A citation is a reference to a source of information. A citation typically includes enough identifying information, such as the author, title, and source, for a reader to be able to locate a copy of the item.
Bolgiano, Chris. Mountain Lion: An Unnatural History of Pumas and People.
Mechanicsburg, PA: Stackpole Books, 1995.
The ability to interpret citations or references to various sources of information is a fundamental research skill. In order to be able to locate an item from a bibliography at the end of an article or book or from a database printout, you need to be able to determine what type of source the item is. A partial list of types of sources would include:
- essay or article in a book
- journal article
- magazine article
- newspaper article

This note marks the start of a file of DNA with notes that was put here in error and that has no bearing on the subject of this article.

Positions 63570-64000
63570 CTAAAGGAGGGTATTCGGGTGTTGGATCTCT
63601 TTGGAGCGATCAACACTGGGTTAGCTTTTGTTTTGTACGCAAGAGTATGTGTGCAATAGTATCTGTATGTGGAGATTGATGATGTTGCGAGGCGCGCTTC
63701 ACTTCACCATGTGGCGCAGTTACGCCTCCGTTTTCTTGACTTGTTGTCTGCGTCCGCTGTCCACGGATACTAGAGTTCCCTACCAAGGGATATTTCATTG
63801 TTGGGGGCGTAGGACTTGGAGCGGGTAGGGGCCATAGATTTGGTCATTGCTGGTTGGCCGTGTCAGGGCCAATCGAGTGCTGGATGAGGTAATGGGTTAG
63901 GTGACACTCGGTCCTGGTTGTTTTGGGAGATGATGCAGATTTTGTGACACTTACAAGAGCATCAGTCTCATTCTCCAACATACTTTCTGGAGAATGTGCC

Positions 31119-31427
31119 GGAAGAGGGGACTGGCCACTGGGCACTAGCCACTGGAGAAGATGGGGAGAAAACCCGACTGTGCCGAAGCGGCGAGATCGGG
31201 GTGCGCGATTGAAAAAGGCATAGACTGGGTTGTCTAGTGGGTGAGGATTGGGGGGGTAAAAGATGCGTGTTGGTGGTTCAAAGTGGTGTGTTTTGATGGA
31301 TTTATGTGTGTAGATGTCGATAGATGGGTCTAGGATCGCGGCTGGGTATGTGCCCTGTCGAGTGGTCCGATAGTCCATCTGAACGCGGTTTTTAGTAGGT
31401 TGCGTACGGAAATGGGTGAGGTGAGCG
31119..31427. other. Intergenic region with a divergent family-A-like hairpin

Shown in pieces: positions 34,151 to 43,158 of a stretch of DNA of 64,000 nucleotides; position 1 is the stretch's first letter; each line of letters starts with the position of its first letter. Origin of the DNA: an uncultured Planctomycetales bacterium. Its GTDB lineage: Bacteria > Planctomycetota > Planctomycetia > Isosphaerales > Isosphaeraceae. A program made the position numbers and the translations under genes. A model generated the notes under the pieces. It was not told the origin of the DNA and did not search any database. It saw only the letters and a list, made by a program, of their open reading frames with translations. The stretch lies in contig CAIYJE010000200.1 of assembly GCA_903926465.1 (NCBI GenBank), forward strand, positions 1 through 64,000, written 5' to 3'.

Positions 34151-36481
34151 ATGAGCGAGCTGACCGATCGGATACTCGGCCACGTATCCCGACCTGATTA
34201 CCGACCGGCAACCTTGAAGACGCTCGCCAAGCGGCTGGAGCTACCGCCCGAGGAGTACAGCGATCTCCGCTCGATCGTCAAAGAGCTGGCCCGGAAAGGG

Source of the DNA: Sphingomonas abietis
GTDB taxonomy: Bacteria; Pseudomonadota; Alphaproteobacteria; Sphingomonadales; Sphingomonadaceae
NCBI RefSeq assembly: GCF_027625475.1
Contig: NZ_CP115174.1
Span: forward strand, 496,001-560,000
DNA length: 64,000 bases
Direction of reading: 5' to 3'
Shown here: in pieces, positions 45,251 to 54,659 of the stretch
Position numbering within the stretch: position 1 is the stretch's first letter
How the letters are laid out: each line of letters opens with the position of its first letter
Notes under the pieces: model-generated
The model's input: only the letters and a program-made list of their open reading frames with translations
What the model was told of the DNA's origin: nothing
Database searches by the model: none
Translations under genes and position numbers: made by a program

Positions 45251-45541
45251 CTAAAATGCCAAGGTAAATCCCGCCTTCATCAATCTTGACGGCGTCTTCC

- government document
- Internet document
Following are examples of the most common types of sources students find in bibliographies and in databases:
Note: Check the VSC Library Catalog by author or title to determine whether a VSC Library owns this book.
Magazine Article Citation
Note: To determine whether Castleton Library owns a magazine, go to Journal Holdings and type in the title of the magazine, not the title of the article.
Journal Article Citation
Note: To determine whether Castleton Library owns a journal, go to Journal Holdings and search for the journal title, not the title of the article.
Government Document Citation
Note: To find out whether a VSC Library owns a document, search the VSC Library Catalog.
Article in a Book
Note: To find out whether a VSC Library owns this item, look for the title of the book in the VSC Library Catalog, not the title of the article.
Internet Source Citation